Before Oasis battled Blur and Kanye West wrestled 50 Cent, there was this: the ultimate pop-music rivalry. The Beatles represented Northern England, taking up the mantel for all the marginalized country folk whose ways and accents marked them as separate from the cosmopolitan London manifested by bad-boy R&B purists the Rolling Stones. That said, despite the well-publicized differences between the bands, they had a lot in common. Both shared a fondness for some of the same old rock ’n’ roll, employed overlapping session musicians, lost their ’60s catalogs to the same shyster (Allen Klein), worked with the same movie director (Michael Lindsay-Hogg, who was behind the Let It Be movie and the Stones’ ill-conceived Rock And Roll Circus program) and used “hold me, love me” as a lyric. The Stones may have long since allowed their sell-by date to expire while improbably outliving half of the Fab Four, but back in the ’60s, this rivalry resulted in an amazing run of classic albums. Are you ready to rumble?
Odessa, the sprawling 1969 beacon of creativity by the Bee Gees, gets a lavish 40th anniversary, three-disc reissue treatment by Rhino on January 13. Credited by some rock critics as the songwriting equals of the Beatles, brothers Barry, Robin and Maurice Gibb loaded their only studio double-LP with orchestral-rock gems such as “Melody Fair,” “First Of May” and “Odessa (City On The Black Sea).” To those who remember the Brothers Gibb only as the chart-topping creators of mid-‘70s disco anthems, here’s a chance to fall under the spell of “I Laugh In Your Face,” the Bacharach-like drama of “Sound Of Love” and the intoxicating beauty of “Lamplight,” on which Robin’s heart-wrenching vibrato never sounded more expansive. Discs one and two are stereo and mono mixes of the original 17-track album, while disc three is stuffed with 23 unreleased tracks from the album sessions, including a pair of tunes that didn’t make the final cut, as well as demos and alternate mixes that provide a finely detailed road map to the majesty of this long-overlooked pop masterpiece.
“Odessa (City On The Black Sea)” from Odessa:
After a five-year hiatus, Nottingham, England’s Tindersticks are bringing their cinematic melancholy and infinite sadness to North America in March. The limited tour is in support of the recent The Hungry Saw, which found the band low on original members (half the band quit in 2006) but still high on their brand of musical depressants (check out MAGNET’s review here). It’s a rare trip over the pond for the moody Brits, so anyone in the need of of a quick bring-me-down, take note. Dates after the jump.
A weekly recap of The Best Show On WFMU, Tom Scharpling’s call-in/comedy/music show broadcast every Tuesday night from Jersey City. The three-hour program is available for free download at iTunes. Shameless plug: Best Show caller Philly Boy Roy wrote a piece for MAGNET’s Philly scene report in our latest issue, which you can purchase here.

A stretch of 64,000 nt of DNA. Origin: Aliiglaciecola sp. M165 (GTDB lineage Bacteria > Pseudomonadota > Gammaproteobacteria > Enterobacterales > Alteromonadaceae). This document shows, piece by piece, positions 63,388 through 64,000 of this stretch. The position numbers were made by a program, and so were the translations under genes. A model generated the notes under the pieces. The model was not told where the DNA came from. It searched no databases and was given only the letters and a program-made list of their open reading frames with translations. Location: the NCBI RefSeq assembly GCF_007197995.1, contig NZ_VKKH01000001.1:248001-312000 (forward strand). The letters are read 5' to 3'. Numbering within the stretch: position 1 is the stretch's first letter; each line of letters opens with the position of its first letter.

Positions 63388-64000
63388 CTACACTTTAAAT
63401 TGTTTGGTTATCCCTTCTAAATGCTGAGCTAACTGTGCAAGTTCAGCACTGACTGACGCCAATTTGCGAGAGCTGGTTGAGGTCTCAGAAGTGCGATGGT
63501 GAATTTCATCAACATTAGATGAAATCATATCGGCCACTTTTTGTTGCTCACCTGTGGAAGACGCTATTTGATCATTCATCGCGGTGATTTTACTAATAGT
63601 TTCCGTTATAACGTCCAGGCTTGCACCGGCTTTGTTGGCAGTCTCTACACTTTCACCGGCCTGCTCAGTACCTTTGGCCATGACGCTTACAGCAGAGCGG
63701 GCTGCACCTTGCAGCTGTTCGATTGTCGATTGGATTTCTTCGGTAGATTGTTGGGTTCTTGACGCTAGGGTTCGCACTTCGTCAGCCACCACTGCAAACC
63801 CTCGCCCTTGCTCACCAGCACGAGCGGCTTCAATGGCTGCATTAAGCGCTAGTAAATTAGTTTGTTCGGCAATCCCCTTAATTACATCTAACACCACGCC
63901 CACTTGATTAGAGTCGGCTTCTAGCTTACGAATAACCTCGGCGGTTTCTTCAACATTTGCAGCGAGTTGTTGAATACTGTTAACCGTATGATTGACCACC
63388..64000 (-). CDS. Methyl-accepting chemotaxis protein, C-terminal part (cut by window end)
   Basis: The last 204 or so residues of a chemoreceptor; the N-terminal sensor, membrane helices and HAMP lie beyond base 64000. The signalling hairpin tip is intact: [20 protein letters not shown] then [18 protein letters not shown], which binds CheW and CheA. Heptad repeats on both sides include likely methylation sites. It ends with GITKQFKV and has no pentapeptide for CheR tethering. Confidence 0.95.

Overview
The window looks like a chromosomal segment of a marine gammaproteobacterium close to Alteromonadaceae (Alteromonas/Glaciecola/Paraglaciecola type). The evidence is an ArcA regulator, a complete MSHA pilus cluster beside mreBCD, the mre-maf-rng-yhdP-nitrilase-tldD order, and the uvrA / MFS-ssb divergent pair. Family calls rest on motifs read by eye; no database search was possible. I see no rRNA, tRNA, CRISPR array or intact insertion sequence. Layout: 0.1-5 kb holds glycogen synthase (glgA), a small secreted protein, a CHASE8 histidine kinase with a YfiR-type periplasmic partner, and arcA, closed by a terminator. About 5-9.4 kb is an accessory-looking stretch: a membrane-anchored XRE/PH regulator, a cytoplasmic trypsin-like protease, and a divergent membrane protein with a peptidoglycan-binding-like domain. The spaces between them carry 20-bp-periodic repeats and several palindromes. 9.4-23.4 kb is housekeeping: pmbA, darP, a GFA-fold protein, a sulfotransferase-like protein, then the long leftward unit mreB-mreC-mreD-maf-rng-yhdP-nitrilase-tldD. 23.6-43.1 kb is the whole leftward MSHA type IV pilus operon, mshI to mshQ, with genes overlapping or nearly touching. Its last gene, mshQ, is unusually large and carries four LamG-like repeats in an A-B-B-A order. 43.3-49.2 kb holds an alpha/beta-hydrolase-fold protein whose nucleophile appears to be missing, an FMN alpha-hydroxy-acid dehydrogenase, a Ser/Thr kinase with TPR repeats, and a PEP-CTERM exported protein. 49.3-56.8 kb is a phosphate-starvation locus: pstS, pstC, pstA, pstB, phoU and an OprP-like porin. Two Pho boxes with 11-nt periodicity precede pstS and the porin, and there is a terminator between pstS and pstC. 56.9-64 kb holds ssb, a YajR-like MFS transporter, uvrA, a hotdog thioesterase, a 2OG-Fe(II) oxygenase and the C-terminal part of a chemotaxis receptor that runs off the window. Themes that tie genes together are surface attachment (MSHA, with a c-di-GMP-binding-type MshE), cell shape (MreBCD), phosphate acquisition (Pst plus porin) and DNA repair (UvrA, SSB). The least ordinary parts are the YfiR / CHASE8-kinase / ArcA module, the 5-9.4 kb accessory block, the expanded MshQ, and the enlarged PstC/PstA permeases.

Continue reading “Listening To “The Best Show”: 12/16/08 Episode”
After the greatness of Hüsker Dü and the first Sugar album, Bob Mould could have retired an indie-rock legend. Instead, he chose to to release a bunch of mediocre albums and write scripts for World Championship Wrestling (or, as the kids like to call it, WCW). But with 2005’s Body Of Song and last year’s District Line, Mould started to get his groove back. This trend thankfully continues with his still-untitled eighth solo album, due out April 7 on the Anti- label. The LP features Mould on lots of instruments plus Jon Wurster on drums, and it’s almost certainly Mould’s best since Sugar’s sophomore album, 1994’s File Under: Easy Listening. Mould’s label calls the record “honest and personal,” and they aren’t kidding. With lyrics such as “The taste of last night’s sex still in my mouth” (“Bad Blood Better”) and “Lead me to the Sanifair/Reach into my underwear” (“Argos”), we’re betting homophobic Mould fans won’t being singing along when he plays the new stuff live. Track listing after the jump.
Need to be aroused further? Check out this interview we did with Mould last year.
The last time MAGNET saw Mark Lanegan play a stripped-down set, he lasted four songs before a heckler got the best of him, prompting the ex-Screaming Trees frontman to leave the stage mid-song. Then people started throwing beer bottles, and things got really ugly. (And don’t even ask us about the time Lanegan, then still with the Trees, had MAGNET smuggle booze into the all-ages section of a Philly club for him; that did not end well for either of us.) Anyway, Lanegan and cc partner-in-grime Greg Dulli will play four intimate shows on the West Coast in February. Supposedly, they will be doing some songs that go deep into both musician’s back catalogs, so how much they tackle from the Gutter Twins’ excellent debut, Saturnalia, is anyone’s guess. Tour dates after the jump.
In the meantime, check out the exhaustive profile we did on Lanegan earlier this year here.
Paul Westerberg has become the rock ‘n’ roll version of the Super Value Menu at Wendy’s. Think of the former Replacements leader as indie rock’s Spicy Chicken Go Wrap. Or maybe its Jr. Bacon Cheeseburger. After releasing digital records this year costing $0.49 (49:00), $0.99 (Bored Of Edukation) and $3.99 (3oclockreep), Westy is back with the three-track D.G.T. for the bargain price of $0.74. And although the words “great” and “essential” don’t exactly come to mind when listening to it, D.G.T. is worth every penny, which is a good thing in these hard economic times. You can download it here.
Editor Eric T. Miller picks his favorite reissues, collections and live albums of the year: R.E.M. (pictured), the Smiths, the Clash and more.
Collectibles columnist Fred Mills picks his favorites of the year: Triffids (pictured), Spacemen 3, Brian Wilson, Suicide and more.